Reade picks herself up to climb back into Olympic contention

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Britain's great hope for BMX gold at London 2012 is on track again at the World Championships after crashing last weekend

Birmingham

Sometimes you must suffer for your art and last week Shanaze Reade found out why. Riding at the BMX track in Manchester she lost control of her bike, spun to the floor and crashed. The end result was a trip to hospital, severe concussion and, probably, a little bruised pride.

Yesterday she did what any aspiring Olympian would do in the circumstances: she got back on her bike, gave it a spin and made it tough for the competition. For the 4,000 crowd at the National Indoor Arena in Birmingham, she was the star turn and she did her best to show it was business as usual.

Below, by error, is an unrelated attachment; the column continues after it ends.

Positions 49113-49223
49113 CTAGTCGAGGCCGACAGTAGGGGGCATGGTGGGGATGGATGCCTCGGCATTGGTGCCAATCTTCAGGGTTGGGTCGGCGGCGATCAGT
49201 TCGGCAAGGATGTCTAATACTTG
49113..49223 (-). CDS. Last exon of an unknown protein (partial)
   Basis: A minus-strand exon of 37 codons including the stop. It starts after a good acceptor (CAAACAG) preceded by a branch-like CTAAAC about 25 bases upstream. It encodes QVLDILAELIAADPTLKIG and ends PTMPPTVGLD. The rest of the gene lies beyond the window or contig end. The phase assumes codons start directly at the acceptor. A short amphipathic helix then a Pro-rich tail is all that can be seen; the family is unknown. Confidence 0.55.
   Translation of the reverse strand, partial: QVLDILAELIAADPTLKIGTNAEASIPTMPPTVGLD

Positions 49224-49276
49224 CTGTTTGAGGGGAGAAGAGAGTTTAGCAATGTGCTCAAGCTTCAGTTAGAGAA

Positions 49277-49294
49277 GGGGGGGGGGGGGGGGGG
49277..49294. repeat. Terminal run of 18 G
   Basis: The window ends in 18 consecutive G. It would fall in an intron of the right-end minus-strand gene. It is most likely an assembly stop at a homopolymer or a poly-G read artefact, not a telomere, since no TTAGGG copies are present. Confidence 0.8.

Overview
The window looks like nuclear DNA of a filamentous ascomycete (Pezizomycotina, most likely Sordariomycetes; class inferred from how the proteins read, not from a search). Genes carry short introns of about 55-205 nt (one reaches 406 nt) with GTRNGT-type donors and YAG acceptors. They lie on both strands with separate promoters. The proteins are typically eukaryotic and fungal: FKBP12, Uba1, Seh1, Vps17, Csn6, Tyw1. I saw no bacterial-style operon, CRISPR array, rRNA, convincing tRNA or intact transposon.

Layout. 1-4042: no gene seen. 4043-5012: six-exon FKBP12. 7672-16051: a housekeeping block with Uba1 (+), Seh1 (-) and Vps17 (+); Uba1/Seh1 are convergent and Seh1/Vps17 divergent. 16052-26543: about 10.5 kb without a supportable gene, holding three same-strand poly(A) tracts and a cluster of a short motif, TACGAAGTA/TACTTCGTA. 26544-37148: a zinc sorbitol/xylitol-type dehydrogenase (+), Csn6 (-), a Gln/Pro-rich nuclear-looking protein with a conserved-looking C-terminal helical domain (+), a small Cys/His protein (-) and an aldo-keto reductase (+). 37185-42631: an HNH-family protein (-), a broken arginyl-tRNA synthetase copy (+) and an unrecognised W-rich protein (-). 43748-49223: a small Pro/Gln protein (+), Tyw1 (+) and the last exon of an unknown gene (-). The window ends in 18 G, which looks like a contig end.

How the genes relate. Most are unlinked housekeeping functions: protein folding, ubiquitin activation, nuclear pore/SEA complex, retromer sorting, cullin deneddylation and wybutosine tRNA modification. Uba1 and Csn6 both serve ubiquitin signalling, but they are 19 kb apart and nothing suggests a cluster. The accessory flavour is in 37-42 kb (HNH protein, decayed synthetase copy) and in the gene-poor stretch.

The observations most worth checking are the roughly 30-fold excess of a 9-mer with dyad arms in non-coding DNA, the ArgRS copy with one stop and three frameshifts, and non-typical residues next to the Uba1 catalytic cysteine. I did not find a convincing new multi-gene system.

There were the usual thrills and even another spill, but this time it wasn't Reade carted off on a stretcher. Instead it was Britain's other leading Olympic hopeful, Liam Phillips, who crashed out of the World Championships in the men's super cross after winning silver in the time trials. Yesterday's accident cost him the chance of the overall world title.

Reade, the 23-year-old rider from Crewe, should be one of the faces of this year's games. She's already won the BMX World Championships and World Cup three times, but knows not to count on anything. Four years ago, as the only female member of the British team, she was favourite for gold in Beijing. But after making it to the finals, she crashed on the final berm trying to overtake the gold medal winner Anne-Caroline Chausson and she failed to finish the race.

Reade has long learned to cope with the ups and downs of the sport. Now Phillips is also learning the hard way. The 19-year-old from Brompton-on-Sea in Somerset competed in the 2008 Games aged just 19. Last year he switched to cycling in the track team but missed his BMX bike so much he went back. Yesterday, he probably wished he hadn't.